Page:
In this column, Kathryn Lopez absolutely nails her subject. She writes that Mike Huckabee is playing divider rather than uniter on all sorts of issues, ESPECIALLY religion. Kathryn is, of course, no liberal. And she is a devout Christian (as her columns make clear). But there can be no doubt that Mike Huckabee is crossing lines that should not be crossed.
Now, what follows is not K-Lo talking (read her excellent column for yourself), but me launching from her column…: I think that no matter how politically and tonally brilliant is Huckabee’s “Christmas” ad, it is a horribly cynical use of Christianity for overtly political purposes. Pretending to offer an escape from politics, it is instead purely and entirely political ad, deliberately designed to use Christianity to gain votes. If Huckabee is so eager to wish Iowans a merry Christmas, why is this the first time he has ever done so? This is a candidate cleverly using overtly religious symbolism to gain votes. It makes me sick.
Now, to understand where I am coming from, let it be said that I am a devout and conservative Christian. I absolutely reject the idea that the Constitution constructs a “wall of separation” between religion and government. I wholeheartedly believe that religion and religious references are not constitutionally barred from the public square. I believe prayers are appropriate at official events by goverment officials in times of great moment or crisis. I believe that there is nothing wrong with using religious language or references to unify the public.
But none of this is what Huck is doing. What he is doing is trying to win votes by stressing his Christianity (and, hint, hint, making a contrast between his own Christianity and the less orthodox [small ‘o’] faith of certain of his opponents), in a way that claims to be doing otherwise.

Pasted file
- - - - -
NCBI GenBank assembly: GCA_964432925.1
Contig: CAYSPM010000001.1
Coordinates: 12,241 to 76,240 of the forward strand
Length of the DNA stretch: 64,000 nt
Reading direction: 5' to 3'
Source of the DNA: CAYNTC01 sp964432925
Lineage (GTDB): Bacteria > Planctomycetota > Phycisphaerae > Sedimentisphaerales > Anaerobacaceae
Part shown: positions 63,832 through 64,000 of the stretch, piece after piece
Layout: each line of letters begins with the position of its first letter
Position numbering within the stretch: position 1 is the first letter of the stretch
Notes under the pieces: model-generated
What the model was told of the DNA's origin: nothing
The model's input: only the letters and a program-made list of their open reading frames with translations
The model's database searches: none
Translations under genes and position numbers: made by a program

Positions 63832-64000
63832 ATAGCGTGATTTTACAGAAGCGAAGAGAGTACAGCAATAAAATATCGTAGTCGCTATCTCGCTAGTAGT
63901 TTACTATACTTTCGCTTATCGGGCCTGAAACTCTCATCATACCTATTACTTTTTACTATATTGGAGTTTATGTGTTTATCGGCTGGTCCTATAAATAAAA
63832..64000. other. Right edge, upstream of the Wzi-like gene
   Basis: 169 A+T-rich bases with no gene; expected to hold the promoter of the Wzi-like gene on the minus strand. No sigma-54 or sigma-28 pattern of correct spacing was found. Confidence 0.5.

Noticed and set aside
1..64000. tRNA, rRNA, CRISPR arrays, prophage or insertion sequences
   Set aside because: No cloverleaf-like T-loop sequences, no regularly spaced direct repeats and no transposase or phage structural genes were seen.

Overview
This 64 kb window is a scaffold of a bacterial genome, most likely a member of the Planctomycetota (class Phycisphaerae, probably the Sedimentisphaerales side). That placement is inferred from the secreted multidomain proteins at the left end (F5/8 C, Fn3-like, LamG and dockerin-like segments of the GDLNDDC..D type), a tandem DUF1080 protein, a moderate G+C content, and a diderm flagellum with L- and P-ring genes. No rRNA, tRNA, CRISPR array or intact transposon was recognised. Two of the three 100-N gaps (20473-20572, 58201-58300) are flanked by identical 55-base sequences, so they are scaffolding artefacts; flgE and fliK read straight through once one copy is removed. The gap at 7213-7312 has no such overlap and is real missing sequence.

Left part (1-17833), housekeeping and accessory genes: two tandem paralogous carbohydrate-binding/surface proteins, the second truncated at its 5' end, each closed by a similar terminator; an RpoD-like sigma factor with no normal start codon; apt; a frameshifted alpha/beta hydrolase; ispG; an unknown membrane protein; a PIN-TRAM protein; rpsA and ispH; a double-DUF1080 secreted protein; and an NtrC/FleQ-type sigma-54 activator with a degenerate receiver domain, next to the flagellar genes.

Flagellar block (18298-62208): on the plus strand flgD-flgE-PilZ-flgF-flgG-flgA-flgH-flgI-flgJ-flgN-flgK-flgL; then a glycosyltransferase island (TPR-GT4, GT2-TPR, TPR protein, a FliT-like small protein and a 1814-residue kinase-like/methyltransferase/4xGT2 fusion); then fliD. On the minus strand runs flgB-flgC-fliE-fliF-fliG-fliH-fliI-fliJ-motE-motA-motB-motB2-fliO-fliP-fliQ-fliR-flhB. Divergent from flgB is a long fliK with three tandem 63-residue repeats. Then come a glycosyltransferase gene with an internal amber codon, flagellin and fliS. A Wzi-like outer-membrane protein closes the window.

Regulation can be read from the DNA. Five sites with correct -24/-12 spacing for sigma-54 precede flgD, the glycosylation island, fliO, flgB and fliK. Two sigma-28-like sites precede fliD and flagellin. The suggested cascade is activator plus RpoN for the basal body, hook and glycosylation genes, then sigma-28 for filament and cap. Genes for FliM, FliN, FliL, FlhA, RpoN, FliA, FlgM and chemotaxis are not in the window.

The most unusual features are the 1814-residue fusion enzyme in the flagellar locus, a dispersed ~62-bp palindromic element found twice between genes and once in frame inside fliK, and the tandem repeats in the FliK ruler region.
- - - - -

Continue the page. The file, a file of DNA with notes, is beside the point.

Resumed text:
The real problem with earlier governmental establishments of religion is not that religion threatened government, but that government threatened religion (especially those that were NOT the ones being established). By so overtly inserting religion into a political campaign, you also open that religion up to being attacked in the political process as well — and when you make religion central to politics, you open a Pandora’s box that puts faith at risk of state sanction. This is dangerous stuff.
Not to be trite, but there was a reason why Jesus made the distinction between what was to be rendered to Caesar and what should be rendered to Gog. Huckabee is blurring that distinction… and NOT to the benefit of Christianity. Look at it this way: With this ad, is Huck putting himself at the service of Christianity, or is he using his Christianity to serve himself? The answer is, quite obviously, the latter. Huck is for Huck is for Huck. And Christians who want to protect their faith from cynical politicians ought not to let Huck hijack it.
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